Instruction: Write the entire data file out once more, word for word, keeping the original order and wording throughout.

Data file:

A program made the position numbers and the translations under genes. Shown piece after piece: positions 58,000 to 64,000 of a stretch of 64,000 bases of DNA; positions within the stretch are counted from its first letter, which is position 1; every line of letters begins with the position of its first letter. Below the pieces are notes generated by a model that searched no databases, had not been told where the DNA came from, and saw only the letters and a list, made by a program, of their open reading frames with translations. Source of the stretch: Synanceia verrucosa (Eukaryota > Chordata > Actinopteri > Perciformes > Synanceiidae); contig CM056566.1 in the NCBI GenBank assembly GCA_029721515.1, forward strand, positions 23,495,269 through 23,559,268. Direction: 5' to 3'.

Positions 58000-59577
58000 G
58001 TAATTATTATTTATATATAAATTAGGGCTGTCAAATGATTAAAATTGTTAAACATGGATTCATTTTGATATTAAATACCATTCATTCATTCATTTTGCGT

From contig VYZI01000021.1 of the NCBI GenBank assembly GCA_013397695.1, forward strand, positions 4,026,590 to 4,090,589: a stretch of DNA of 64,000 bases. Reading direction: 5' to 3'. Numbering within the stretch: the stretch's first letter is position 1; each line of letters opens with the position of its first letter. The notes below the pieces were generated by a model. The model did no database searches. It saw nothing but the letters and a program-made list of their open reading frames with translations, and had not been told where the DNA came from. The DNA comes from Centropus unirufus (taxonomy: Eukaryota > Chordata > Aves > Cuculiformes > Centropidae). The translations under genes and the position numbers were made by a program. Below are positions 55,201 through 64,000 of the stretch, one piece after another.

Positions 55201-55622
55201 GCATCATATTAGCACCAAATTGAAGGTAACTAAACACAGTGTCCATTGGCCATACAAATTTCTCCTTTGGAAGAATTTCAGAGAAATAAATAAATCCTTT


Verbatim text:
A program made the position numbers and the translations under genes. Shown piece after piece: positions 58,000 to 64,000 of a stretch of 64,000 bases of DNA; positions within the stretch are counted from its first letter, which is position 1; every line of letters begins with the position of its first letter. Below the pieces are notes generated by a model that searched no databases, had not been told where the DNA came from, and saw only the letters and a list, made by a program, of their open reading frames with translations. Source of the stretch: Synanceia verrucosa (Eukaryota > Chordata > Actinopteri > Perciformes > Synanceiidae); contig CM056566.1 in the NCBI GenBank assembly GCA_029721515.1, forward strand, positions 23,495,269 through 23,559,268. Direction: 5' to 3'.

Positions 58000-59577
58000 G
58001 TAATTATTATTTATATATAAATTAGGGCTGTCAAATGATTAAAATTGTTAAACATGGATTCATTTTGATATTAAATACCATTCATTCATTCATTTTGCGT

From contig VYZI01000021.1 of the NCBI GenBank assembly GCA_013397695.1, forward strand, positions 4,026,590 to 4,090,589: a stretch of DNA of 64,000 bases. Reading direction: 5' to 3'. Numbering within the stretch: the stretch's first letter is position 1; each line of letters opens with the position of its first letter. The notes below the pieces were generated by a model. The model did no database searches. It saw nothing but the letters and a program-made list of their open reading frames with translations, and had not been told where the DNA came from. The DNA comes from Centropus unirufus (taxonomy: Eukaryota > Chordata > Aves > Cuculiformes > Centropidae). The translations under genes and the position numbers were made by a program. Below are positions 55,201 through 64,000 of the stretch, one piece after another.

Positions 55201-55622
55201 GCATCATATTAGCACCAAATTGAAGGTAACTAAACACAGTGTCCATTGGCCATACAAATTTCTCCTTTGGAAGAATTTCAGAGAAATAAATAAATCCTTT